Release Date: Mar 3, 2015
Record label: Polyvinyl
Genre(s): Pop/Rock, Alternative/Indie Rock, Alternative Pop/Rock
It’s comforting knowing that regardless of what’s coming down the popular music pike, whatever trends and fleeting incongruences in fashion or style, every year or so of Montreal is going to release a new full-length of mind-bending glam-punk decadence that sort of blows everything else away. On his latest collection, of Montreal maestro Kevin Barnes expands upon the trippy-dippy groove of 2013’s excellent Lousy With Sylvianbriar, sandwiching bold first-wave punk affectations and anthemic fist-pumpers into his alternately glittery/gloomy oeuvre. Barnes isn’t exactly a novice in the subtle art of crafting peppy numbers to somewhat demure lyrical subject matter.
Two years after 2013's Lousy with Sylvianbriar, Kevin Barnes and crew present an album that takes a distinct turn in sound and musical inspiration with the brasher and more patently personal Aureate Gloom. Written in the aftermath of a separation from his wife of over ten years, it was recorded directly to tape with the same central five-piece lineup -- Barnes, JoJo Glidewell, Bennett Lewis, Bob Parins, and Clayton Rychlik (plus Kishi Bashi lending strings and vocals) -- as the excellent, roots rock-influenced Sylvianbriar. On Aureate Gloom, instead of Dylan, Young, and Jagger, it's Iggy, Reed, and Warhol filtered through the unique kaleidoscope of Of Montreal.
Of Montreal frontman and driving creative force Kevin Barnes has described the mood around the birth of the group’s thirteenth album ‘Aureate Gloom’ as, “a golden despondency. ” Laying himself bare after a period of personal turmoil in which he and his wife separated after eleven years together, disorder proves to be fertile creative soil for a talent who was already prolific in the extreme. However, if the context suggests a downtrodden affair it couldn’t be further from the truth.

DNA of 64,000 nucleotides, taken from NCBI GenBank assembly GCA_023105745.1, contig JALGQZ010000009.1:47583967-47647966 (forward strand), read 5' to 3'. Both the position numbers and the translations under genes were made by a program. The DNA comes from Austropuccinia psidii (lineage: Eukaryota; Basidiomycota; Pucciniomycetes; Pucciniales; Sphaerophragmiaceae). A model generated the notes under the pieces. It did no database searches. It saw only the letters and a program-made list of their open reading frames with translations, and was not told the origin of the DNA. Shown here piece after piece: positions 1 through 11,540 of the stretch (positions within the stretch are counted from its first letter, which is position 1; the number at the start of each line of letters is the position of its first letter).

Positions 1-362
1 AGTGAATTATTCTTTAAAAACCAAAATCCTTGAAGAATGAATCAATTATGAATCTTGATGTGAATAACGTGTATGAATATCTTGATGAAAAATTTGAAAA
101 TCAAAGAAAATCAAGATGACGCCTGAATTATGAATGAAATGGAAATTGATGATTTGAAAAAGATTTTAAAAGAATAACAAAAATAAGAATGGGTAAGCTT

Prior to writing and recording Aureate Gloom, Of Montreal frontman Kevin Barnes was in the midst of a divorce with his wife of 11 years. Described as "golden despondency" by Barnes, the sound here reflects this dark, yet increasingly optimistic period in Barnes' life and makes for a highly erratic record from an already eccentric band.The record is in so many ways as contradictory as the oxymoronic album title ("aureate" refers to something made of or having a golden colour), often shifting in message, theme, tempo and tone, all within the same radio-length song. Venturing through various musical landscapes that span from '60s pop to doo-wop to progressive metal, the band stays tight, shifting tones and rhythms effortlessly.
Of Montreal doesn't give a shit about first impressions. Each album (out of a pretty dense discography, no less) is not only impossible to nail down and succinctly summarize, but also completely different in focus and sound than its predecessor. Aureate Gloom, Kevin Barnes' thirteenth album with of Montreal, keeps this tradition going strong. In some ways, it's a worthy sequel to 2013's lousy with sylvianbriar: many of the songs feature the stripped back, American-rock-style instrumentation on that album.